Goals and Course Topics
Gain Research Based Understanding
Understand people who commit crimes. Understand their victims. Designed especially for those who are interested in examining the relationship between psychology and the criminal justice system, TU’s Forensic Psychology program is primarily researched based and will prepare students for careers in the criminal justice system and mental health service agencies. Our grads have gone on to work in state prison systems, community corrections agencies, federal, state and local law enforcement, victims’ services or have continued their education and obtained Ph.D. and Psy.D. degrees in Psychology and Forensic Psychology.
Your Forensic Psychology Program
The Master of Science in Criminal Justice Degree, with a concentration in Forensic Psychology is a professional practical degree program that attracts skilled managers, agents, and clinicians from many components of the criminal justice and juvenile justice systems. Combined with the faculty who direct and facilitate the educational experiences in the MS program, the school’s talented and multifaceted students complete the mixture and create an intellectual synergy that’s found in very few graduate programs.
Our faculty bring years of executive, operations-level, clinical, academic, and research experience in criminal justice to the graduate learning process in a way that sparks debate, fosters insight and elicits innovation. Joint student-faculty collaboration on research and learning projects is a common occurrence.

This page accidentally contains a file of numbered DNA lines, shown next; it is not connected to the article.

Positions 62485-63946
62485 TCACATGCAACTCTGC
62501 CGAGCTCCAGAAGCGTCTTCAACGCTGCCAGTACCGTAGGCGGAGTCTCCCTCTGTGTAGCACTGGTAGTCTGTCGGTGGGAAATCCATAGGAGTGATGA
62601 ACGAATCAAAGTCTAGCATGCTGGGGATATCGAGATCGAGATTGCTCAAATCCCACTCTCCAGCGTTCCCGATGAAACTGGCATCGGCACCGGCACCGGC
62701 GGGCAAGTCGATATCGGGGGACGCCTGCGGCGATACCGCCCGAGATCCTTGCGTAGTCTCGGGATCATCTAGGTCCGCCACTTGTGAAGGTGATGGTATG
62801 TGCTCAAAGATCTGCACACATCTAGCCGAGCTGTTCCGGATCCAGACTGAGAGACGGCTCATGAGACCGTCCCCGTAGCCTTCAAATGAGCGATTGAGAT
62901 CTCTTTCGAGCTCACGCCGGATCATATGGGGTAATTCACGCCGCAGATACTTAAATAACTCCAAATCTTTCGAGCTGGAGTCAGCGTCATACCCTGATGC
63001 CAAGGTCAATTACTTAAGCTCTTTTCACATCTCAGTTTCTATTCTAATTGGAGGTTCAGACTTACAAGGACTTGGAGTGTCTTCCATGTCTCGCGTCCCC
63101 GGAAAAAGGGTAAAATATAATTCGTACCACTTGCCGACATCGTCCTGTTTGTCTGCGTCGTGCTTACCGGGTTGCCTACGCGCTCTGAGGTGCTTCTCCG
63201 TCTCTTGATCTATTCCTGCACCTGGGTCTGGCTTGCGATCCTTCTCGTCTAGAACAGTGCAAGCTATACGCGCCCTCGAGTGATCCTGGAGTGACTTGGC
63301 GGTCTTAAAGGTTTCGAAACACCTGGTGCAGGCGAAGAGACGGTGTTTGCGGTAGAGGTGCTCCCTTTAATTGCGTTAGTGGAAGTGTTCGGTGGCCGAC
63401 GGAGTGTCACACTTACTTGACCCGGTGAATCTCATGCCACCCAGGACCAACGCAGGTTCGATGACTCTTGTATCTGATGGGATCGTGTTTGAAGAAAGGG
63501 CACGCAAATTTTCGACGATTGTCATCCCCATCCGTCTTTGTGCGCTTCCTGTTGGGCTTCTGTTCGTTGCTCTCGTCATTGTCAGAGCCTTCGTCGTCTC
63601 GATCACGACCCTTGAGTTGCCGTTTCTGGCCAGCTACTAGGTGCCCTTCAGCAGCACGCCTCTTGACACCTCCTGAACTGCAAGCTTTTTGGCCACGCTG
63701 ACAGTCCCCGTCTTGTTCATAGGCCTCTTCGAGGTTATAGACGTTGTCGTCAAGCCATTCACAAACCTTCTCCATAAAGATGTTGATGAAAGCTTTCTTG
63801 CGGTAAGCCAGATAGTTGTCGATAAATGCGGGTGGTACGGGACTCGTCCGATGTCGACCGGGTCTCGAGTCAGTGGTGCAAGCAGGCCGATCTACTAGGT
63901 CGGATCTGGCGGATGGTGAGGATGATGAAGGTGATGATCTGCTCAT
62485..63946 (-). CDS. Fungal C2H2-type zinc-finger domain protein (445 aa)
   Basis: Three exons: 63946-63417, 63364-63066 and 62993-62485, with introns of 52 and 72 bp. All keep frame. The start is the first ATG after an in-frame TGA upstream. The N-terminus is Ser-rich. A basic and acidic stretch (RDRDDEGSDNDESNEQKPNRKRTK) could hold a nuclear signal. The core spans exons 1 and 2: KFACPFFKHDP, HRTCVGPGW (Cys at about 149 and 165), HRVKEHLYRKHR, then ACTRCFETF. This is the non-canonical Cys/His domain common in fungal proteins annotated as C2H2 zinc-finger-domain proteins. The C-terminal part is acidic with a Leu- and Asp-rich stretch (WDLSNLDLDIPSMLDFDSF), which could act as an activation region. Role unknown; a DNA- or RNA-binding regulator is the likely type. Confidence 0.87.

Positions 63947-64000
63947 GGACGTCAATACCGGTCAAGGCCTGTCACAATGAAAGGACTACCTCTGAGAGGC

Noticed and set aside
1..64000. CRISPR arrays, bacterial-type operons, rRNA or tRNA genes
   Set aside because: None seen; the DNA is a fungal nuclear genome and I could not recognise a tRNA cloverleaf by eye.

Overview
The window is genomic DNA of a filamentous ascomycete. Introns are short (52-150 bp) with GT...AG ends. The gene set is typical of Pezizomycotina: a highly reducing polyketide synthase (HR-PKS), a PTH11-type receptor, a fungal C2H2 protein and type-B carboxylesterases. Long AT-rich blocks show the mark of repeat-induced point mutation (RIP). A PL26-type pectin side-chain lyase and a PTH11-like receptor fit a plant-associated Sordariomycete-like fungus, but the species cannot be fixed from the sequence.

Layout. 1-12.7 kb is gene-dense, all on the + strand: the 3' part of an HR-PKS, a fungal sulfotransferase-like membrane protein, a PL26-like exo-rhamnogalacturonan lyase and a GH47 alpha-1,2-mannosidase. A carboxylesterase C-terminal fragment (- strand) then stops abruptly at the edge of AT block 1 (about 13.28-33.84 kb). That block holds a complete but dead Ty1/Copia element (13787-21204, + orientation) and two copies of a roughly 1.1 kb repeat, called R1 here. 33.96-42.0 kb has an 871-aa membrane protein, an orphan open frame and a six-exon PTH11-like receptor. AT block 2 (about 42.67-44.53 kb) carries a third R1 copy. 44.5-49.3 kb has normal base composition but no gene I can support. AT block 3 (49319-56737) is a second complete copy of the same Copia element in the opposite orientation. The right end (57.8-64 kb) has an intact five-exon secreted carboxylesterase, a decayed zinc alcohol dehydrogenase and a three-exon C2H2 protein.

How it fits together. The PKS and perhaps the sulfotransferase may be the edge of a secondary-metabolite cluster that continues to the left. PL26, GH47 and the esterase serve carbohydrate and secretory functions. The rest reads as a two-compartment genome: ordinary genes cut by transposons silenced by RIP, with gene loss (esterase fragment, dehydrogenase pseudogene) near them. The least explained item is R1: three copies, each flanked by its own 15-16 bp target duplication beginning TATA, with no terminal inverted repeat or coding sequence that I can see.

On Campus: 15-week terms per semester starting in August
Who Is This Program For?
This concentration is designed for students who are interested in examining the relationship between psychology and the criminal justice system. The focus of the program is on the many different aspects within psychology and law. The program is primarily research based and will prepare students for careers in the criminal justice system and/or mental health service agencies. Students will acquire specialized knowledge in substance abuse, psychopathology, personality assessment and research methods.
Students also study the application of psychological principles to the resolutions of problems in the administration of criminal justice, such as jury selection, police stress and employee consultation. Graduates can begin careers in either clinical settings where they work directly with offenders and victims or in a research setting where empirical answers are sought to crucial issues affecting the administration of criminal justice.